Podcast Review #5: Weather Child

Title: Weather Child
Author: Philippa J. Ballantine
Genre: Alternate History/Fantasy
Released: 6 Feb 2009 – 31 July 2009
Located: Podiobooks, iTunes, Author’s site
Formats Available: Podcast only

As I recounted in PR#1, I started listening to fiction podcasts with a story by Tee Morris. This led me to see if he had anything else available. He did. Morevi: Remastered. One of the principal talents in this podcast was Philippa J. Ballantine. I went on to discover she was also an author and podcaster, and she had a very good story of her own available. Namely Chasing the Bard. (Later, I found out that Weaver’s Web, her very first podcast novel is also available.)

At the end of 2008, I had recently finished listening to both of the above named podcasts and was eager to find something to fill in the holes. This “filling in of holes” actually seems to happen to me quite often as one or another of the podcasts I am listening to always seem to be ending. (I’m still hoping for that one really good book and/or podcast that never ends.) I am always hopeful that I’ll stumble upon something that will be at least as good as whatever I was listening to previously.

In this case, I didn’t think that was very likely as the two mentioned podcasts are two of my favorite stories to date, and I really was sad to see them end. Luckily, as timing would have it, in February of 2009, Ms. Ballantine began releasing Weather Child as a serialized podcast.

Before beginning the review, I will admit that I had been anxiously awaiting Weather Child from the first time I heard Ms. Ballantine describe it. I am enamored with lands and environments that I am unfamiliar with, and Weather Child takes place in New Zealand, a place that I’ve never been, but am anxious to visit. Interestingly, the setting of the story has affected the story in the “real world”. Ms. Ballantine had shopped it around to the major publishers and was told that U.S. readers wouldn’t be interested in a novel taking place in New Zealand. Truthfully, when I heard this, I was aghast. Ms. Ballantine fits in the very rarified category of “interested in anything she does” for me. So how much are we as readers missing out on by some blind New York publishers?

So, on to the review.

Synopsis (Stolen from Podibooks.com): Step back in time and sideways into an alternate world, where magicians and seraphim are found only on the shores of the Long White Cloud. Between two world wars, Jack and Faith find themselves unravelling a conspiracy to turn the Awakened children of Aoteroa to dark purposes.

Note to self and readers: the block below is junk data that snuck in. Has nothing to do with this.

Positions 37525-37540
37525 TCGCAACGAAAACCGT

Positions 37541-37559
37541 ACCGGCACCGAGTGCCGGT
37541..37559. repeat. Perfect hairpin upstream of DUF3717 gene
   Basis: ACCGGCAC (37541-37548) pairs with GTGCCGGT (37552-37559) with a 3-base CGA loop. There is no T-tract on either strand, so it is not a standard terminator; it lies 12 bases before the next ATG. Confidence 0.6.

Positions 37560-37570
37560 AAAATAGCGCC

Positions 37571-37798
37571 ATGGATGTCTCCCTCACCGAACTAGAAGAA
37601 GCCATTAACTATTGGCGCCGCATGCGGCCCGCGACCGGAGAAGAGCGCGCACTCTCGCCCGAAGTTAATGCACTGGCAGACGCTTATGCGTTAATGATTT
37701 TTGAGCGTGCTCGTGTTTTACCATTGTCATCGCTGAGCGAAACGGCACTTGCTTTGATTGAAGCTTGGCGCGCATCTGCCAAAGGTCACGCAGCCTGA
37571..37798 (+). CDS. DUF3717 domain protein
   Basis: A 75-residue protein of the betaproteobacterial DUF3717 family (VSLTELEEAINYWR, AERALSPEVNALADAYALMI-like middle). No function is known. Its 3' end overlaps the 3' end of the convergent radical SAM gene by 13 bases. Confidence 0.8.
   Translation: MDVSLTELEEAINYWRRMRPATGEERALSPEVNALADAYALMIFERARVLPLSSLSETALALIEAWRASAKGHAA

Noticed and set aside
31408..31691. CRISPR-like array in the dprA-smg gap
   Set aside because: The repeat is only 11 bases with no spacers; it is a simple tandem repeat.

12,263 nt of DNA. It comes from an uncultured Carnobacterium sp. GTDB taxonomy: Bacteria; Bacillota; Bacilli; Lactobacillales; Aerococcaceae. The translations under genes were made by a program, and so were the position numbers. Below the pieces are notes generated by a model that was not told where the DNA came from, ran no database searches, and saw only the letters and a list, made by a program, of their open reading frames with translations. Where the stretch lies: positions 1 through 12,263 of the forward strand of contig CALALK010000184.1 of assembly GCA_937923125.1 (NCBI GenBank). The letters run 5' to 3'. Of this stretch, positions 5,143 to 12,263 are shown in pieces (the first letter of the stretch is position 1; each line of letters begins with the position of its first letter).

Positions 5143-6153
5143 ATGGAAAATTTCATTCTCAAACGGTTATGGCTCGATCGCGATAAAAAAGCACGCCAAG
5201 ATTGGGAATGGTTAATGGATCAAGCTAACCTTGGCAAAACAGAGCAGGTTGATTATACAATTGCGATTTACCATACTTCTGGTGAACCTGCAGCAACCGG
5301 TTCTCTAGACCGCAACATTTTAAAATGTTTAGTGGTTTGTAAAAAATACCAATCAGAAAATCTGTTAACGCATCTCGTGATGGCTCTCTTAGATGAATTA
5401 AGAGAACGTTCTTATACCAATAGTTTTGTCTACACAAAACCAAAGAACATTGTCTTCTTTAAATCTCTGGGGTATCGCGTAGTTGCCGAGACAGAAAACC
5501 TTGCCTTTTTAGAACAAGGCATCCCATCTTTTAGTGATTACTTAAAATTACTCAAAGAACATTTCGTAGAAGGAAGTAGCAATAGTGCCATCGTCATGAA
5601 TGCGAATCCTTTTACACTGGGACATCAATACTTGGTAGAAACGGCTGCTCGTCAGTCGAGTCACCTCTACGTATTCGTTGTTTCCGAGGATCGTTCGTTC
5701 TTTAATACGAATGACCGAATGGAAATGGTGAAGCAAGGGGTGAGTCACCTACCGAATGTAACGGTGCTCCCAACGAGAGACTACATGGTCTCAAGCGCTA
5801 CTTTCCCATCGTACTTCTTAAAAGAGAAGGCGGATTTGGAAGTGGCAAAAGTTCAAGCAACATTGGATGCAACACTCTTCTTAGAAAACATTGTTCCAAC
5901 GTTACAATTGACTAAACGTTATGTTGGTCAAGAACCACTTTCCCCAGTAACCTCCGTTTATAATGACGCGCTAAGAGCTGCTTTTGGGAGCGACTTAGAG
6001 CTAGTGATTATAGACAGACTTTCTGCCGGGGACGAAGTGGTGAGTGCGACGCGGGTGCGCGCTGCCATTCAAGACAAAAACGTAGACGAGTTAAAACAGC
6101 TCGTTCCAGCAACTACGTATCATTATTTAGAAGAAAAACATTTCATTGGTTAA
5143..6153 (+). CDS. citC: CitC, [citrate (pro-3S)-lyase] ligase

Production: Phillipa J. Ballantine has been podcasting for a while now and is actually used as voice talent on a number of podcasts. Weather Child was her third podcast novel and her production skills have risen with each one. The production of Weather Child is simply beautiful with music and sound effects that add to important scenes and are never extraneous. Ms. Ballantine has a wonderful flair for the dramatic (and yes, I do mean that as a positive) that is shown through the production. Each element is painstakingly and precisely placed to good effect.

AND… Weather Child was the FIRST podcast novel I had listened to that COMPLETELY did away with The Story So Far (extra points awarded) and proved to me that TSSF is indeed unnecessary.

Cast: According to the Weather Child cast page, there are five voice talents in Weather Child. Each one is used effectively, but for the most part, Weather Child is a narrative and is beautifully shared by the author. The principal male talent is Tee Morris. Ms. Ballantine and Mr. Morris are old friends, and whenever they podcast together, it is always worth a listen. (As I know Chris Lester, P.G. Holyfield, and Dan Sawyer (others?) have all ready discovered.)

Story: Weather Child is a beautiful and deeply personal story. Ms. Ballantine has drawn from her own family history to flesh out some of the characters, and it is an investment that is palpable. I love a well done historical fantasy, and Weather Child is very well done indeed. This is a story that exudes pain and sorrow, but never loses faith in the possibility of redemption. It is a dark tail, and not one I would suggest for young children. However, it also one of my very favorite stories of any time, in any genre. And I am woefully despondent because I can’t purchase a dead tree version. (yet? Still hopeful.)

Verdict: Beyond a shadow of a doubt, Weather Child sucks. Yep, it has sucked the pleasure of any lesser story dry. Honestly though, Weather Child is a MUST LISTEN, my highest rating.

My wife, who does not listen to podcasts (she has a 2 minute commute and we have a toddler) grew tired of my incessant raving about Weather Child and decided to give it a listen a couple of months back. It was great fun to see her immersed in the story that I so loved. She asked hopefully upon finishing, “Is there going to be a sequel?”

I have also coerced several other non-podcast loving acquaintances to give it a listen as well. To date, I have received 100% positive feedback.

Philippa Jane Ballantine, known and loved as Pip, was the second person I followed on Twitter (@philippajane). She is a wonderful and warm person with an amazing capacity to care across miles (or kilometers) of ocean. She is one of my best friends. However, I received nothing in return for this review, and if anything had been offered, I would have refused.

As an aside, Ms. Ballantine has been awarded a contract for two novels with ACE Publishing and is finishing her second novel for them now. As part of her book deal with ACE, they have right of first refusal on all of her catalog, so it is possible (and for me very hopeful) that Weather Child might still see a big house, U.S. publishing.

Next: Nathan Lowell’s Quarter Share

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